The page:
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There's ongoing work to implement infallible memory allocators. These are memory allocation routines that never return null; that is, they always successfully return the requested block of memory. This is in contrast to a traditional, fallible memory allocator that can return null indicating that the request failed.

Currently, while code is transitioned to be compatible with infallible memory allocators, you have to explicitly decide whether to use infallible allocation or not. Eventually, however, the generic memory allocators (malloc() and realloc()) will become infallible.

How can memory allocation be infallible?

The term "infallible" means that your memory allocation request is guaranteed to succeed: your code can never see a failed request, and so doesn't need to check for failure.

Inside the allocation routine, the situation is different. Under extreme memory conditions, it's possible that the allocation will fail; however, the allocation routine will not, in this scenario, return to your code. Instead, the application will terminate. This should be rare, because the memory management system will do everything it can to find the memory you've asked for.

Choosing a memory allocator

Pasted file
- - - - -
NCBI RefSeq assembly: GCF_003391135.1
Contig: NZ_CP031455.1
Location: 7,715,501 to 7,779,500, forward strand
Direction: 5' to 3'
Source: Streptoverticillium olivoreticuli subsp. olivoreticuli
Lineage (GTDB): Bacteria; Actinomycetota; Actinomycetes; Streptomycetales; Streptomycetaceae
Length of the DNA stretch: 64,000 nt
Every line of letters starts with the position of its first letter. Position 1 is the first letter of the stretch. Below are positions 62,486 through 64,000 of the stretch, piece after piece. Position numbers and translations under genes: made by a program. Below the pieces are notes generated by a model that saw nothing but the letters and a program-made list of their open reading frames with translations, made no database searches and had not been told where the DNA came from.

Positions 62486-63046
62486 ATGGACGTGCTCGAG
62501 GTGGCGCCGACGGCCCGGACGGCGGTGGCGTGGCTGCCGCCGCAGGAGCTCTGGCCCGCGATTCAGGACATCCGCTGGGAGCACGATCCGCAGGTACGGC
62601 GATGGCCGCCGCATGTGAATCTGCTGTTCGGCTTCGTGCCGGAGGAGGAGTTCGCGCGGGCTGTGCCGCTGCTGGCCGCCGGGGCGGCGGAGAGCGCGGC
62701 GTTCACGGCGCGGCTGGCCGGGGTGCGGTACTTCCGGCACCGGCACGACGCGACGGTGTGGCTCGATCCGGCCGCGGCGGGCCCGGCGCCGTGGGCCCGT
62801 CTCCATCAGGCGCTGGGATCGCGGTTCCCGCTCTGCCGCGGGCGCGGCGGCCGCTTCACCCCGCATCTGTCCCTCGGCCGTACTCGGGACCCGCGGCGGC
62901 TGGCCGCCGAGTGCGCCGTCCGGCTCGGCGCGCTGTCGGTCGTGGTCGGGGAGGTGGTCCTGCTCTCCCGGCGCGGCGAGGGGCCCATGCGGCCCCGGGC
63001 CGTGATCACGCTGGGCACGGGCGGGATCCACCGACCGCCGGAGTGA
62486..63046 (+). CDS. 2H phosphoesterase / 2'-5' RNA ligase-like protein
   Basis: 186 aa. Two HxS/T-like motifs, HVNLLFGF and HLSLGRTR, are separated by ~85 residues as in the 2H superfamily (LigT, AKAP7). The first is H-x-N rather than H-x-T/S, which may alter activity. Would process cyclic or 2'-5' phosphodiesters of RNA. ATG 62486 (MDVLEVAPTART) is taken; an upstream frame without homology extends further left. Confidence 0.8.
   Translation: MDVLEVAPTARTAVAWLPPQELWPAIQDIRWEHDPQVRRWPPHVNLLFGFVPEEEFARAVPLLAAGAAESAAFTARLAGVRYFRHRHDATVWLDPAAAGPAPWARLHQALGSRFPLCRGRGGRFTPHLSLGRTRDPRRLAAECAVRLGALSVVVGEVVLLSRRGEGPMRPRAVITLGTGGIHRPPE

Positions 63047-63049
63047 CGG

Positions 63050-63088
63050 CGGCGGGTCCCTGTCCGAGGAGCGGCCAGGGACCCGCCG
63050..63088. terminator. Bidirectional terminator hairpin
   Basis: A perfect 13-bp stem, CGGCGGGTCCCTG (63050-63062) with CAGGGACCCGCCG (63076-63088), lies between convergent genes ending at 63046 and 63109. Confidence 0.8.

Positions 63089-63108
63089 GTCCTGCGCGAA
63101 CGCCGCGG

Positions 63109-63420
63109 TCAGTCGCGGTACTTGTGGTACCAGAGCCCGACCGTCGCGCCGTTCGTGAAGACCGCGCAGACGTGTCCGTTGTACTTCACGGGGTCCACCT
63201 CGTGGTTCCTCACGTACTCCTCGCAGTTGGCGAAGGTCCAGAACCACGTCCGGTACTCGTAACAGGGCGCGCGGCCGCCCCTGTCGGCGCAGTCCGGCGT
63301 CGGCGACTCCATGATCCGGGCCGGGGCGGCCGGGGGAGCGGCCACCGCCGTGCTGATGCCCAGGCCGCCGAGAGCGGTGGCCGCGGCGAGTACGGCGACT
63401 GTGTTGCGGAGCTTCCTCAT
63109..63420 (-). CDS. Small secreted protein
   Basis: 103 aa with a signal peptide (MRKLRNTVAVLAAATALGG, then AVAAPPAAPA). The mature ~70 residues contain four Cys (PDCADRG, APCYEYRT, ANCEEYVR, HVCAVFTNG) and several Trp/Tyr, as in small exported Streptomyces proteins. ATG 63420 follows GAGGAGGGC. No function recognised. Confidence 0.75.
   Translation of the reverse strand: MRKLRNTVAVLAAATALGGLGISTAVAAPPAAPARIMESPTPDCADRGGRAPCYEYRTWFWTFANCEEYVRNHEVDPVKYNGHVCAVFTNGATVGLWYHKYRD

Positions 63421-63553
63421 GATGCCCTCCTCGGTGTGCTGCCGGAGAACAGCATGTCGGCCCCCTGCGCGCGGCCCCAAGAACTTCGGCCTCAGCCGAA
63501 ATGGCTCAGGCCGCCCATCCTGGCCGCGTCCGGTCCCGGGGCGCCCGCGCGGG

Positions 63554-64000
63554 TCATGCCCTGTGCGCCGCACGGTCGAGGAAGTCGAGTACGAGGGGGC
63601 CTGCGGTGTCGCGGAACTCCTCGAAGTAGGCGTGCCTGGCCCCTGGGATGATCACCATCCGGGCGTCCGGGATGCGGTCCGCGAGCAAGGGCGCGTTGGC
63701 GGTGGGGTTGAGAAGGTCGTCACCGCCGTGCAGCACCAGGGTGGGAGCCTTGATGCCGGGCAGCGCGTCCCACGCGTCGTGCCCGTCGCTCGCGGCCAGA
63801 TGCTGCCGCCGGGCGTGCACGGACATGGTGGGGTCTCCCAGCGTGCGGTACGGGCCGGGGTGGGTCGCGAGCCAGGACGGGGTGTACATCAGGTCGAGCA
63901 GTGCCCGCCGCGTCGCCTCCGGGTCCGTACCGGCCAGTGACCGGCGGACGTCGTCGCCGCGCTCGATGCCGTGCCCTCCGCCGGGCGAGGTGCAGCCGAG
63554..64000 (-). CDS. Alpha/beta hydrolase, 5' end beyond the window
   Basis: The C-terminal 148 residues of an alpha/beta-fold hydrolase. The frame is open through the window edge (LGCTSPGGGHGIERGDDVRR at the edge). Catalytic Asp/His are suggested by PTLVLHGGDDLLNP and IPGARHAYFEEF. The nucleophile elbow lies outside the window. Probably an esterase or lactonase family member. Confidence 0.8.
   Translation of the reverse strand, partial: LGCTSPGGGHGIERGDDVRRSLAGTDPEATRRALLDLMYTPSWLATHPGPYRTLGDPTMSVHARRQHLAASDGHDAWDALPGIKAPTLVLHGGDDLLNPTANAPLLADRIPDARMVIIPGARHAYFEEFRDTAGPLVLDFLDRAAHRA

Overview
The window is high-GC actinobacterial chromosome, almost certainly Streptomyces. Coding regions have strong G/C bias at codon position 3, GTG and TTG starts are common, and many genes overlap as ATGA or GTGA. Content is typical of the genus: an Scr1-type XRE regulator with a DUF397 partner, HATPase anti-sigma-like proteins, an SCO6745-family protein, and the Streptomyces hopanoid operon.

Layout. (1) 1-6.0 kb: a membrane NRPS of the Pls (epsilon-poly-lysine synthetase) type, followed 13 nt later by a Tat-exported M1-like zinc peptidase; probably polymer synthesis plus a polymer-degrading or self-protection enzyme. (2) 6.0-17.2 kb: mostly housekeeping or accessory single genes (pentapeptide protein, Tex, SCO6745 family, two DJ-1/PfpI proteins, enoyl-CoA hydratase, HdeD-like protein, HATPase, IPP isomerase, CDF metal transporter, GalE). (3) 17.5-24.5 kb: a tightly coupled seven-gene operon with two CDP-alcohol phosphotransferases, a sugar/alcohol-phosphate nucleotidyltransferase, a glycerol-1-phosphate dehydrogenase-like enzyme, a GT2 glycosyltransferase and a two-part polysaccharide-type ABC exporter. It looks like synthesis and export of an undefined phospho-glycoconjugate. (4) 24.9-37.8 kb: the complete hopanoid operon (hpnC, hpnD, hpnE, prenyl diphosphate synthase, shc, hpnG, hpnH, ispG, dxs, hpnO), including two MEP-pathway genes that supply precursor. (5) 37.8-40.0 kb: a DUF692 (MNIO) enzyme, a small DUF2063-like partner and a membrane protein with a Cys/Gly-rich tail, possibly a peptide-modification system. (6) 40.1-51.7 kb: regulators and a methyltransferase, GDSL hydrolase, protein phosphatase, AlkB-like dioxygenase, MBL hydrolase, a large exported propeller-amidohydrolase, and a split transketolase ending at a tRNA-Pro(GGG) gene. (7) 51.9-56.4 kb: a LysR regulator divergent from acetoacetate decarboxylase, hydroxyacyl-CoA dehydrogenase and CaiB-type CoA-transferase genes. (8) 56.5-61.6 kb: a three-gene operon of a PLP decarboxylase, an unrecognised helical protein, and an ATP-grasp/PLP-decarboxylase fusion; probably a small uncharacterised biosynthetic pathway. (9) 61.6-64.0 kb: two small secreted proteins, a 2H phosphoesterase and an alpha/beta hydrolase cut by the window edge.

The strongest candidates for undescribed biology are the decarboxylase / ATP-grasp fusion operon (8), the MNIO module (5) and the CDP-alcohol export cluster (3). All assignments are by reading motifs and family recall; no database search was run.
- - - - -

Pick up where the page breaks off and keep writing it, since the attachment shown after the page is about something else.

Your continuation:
As you write new code that needs to allocate memory, there are some simple rules to follow to help you decide whether to use a fallible or an infallible memory allocator:

  • If you're allocating what may be a large chunk of memory, you should allocate the memory fallibly (using malloc() for example), and check the result to be sure it's not null. You should do this for large memory allocations because in extremely low memory conditions, as described in How can memory allocation be infallible?, the application may terminate if an infallible allocator can't find the memory you requested.
  • If you don't know whether or not the memory will be large, use the standard malloc() routine. Be sure to check the result for null. Be warned that any allocation that's controlled by the user or web content may grow bigger than you expect; people and pages do surprising things all the time!
  • When instantiating objects, the new operator creates them infallibly by default. If you want to allocate them fallibly, use the syntax new (fallible) Foo().
  • When in doubt, use the infallible allocator and don't null check.
  • NS_Alloc() is also infallible.

Explicitly infallible memory allocators

The following memory allocators are explicitly infallible, and will remain so; they are guaranteed to return a valid memory pointer.

p = moz_xmalloc();
p = moz_xcalloc();
p = moz_xrealloc();
p = moz_xstrdup(); 
f = new Foo();
fArray = new Foo[];
n = ::operator new(...);
nArray = ::operator new[](...);

Explicitly fallible memory allocators

These memory allocators are explicitly fallible, and will remain so. When using these, you must check to ensure the resulting value isn't null before attempting to use the returned memory.

p = malloc();
p = realloc(); 
namespace mozilla {
  f = new (fallible) Foo();
  fArray = new (fallible) Foo[];
namespace mozilla {
  n = ::operator new(..., fallible);
  nArray = ::operator new[](..., fallible);

See also


 最終更新者: nnethercote,